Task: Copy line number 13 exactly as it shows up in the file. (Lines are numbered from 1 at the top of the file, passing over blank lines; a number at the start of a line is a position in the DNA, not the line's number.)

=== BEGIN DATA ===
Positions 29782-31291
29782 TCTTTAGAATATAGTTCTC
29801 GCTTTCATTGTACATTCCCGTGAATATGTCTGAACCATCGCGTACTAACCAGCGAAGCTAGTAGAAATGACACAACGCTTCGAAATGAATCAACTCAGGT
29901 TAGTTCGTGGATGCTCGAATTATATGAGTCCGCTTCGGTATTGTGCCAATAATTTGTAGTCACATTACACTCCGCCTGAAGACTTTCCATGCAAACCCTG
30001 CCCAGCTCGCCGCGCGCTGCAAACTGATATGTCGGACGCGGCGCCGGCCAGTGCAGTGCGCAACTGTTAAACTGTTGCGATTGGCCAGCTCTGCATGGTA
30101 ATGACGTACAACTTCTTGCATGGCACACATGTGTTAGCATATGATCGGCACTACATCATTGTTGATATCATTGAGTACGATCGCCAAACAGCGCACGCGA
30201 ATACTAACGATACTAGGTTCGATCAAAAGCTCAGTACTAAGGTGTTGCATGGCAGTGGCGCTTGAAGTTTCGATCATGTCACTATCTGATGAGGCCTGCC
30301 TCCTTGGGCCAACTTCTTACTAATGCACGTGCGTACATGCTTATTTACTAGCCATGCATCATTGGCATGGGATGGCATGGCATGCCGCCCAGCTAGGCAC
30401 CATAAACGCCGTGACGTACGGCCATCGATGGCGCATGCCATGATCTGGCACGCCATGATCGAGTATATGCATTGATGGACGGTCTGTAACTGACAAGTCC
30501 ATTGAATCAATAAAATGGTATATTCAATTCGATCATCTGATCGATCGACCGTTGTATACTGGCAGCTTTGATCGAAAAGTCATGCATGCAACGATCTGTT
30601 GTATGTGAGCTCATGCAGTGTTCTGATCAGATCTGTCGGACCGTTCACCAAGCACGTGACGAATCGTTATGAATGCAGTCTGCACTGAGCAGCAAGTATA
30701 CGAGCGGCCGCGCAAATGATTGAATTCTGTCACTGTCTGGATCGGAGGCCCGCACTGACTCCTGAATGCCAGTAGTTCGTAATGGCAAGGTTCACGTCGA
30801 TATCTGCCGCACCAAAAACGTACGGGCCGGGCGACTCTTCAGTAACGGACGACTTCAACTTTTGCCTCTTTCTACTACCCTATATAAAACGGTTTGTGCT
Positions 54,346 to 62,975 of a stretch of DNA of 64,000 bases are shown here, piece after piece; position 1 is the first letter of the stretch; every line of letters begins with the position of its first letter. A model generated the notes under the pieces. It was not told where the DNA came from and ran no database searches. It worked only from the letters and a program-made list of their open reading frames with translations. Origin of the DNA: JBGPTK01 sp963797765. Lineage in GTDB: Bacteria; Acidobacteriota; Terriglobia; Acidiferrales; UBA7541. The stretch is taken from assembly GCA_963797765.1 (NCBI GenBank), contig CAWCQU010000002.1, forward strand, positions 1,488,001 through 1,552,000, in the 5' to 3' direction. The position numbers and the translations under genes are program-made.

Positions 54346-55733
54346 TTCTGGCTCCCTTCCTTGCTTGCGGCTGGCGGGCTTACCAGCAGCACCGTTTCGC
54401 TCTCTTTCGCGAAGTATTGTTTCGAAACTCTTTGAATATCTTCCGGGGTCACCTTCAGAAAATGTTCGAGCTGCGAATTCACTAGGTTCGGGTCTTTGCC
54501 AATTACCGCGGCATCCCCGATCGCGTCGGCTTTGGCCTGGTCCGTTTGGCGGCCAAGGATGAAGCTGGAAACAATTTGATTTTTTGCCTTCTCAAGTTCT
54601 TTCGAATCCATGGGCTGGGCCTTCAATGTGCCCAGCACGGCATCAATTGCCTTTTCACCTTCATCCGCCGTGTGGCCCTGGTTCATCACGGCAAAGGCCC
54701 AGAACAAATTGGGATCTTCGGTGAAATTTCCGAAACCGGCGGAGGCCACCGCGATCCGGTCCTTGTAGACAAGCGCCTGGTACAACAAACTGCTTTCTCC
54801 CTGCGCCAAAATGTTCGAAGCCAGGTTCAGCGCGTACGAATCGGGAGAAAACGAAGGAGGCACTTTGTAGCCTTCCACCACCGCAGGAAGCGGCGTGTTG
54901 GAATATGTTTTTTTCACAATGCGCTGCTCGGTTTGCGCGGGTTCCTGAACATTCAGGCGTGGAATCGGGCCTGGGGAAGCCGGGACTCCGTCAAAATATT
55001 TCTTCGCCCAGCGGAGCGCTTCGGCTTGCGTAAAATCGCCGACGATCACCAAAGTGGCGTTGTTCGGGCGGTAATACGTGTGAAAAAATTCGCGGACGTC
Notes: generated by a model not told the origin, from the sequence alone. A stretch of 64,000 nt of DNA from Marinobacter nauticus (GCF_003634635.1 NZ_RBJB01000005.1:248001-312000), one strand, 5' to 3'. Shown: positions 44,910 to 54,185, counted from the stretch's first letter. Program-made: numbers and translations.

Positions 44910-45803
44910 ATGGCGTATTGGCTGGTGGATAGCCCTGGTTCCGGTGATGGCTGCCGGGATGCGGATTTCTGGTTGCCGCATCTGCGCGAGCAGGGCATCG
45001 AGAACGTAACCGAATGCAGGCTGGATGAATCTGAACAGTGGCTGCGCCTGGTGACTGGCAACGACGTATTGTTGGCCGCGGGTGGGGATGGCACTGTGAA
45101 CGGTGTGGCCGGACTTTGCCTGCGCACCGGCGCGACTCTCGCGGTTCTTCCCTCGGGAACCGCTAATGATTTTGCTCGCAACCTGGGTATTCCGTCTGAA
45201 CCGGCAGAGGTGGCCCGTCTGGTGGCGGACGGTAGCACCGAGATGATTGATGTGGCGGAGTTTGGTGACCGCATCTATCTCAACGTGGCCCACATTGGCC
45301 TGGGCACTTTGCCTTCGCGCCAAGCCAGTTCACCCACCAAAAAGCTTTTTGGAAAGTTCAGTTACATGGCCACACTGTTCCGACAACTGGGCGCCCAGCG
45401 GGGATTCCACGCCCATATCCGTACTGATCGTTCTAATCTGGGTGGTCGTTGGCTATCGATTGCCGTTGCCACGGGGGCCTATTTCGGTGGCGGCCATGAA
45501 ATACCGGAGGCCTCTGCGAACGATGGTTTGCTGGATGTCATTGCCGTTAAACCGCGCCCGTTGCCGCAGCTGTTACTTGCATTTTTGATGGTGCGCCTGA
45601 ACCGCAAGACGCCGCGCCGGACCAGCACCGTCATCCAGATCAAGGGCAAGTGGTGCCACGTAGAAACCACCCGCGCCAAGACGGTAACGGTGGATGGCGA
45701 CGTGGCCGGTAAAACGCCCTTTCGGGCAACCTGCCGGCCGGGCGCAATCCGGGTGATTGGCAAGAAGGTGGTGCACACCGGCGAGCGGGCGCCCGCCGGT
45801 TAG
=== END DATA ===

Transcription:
30801 TATCTGCCGCACCAAAAACGTACGGGCCGGGCGACTCTTCAGTAACGGACGACTTCAACTTTTGCCTCTTTCTACTACCCTATATAAAACGGTTTGTGCT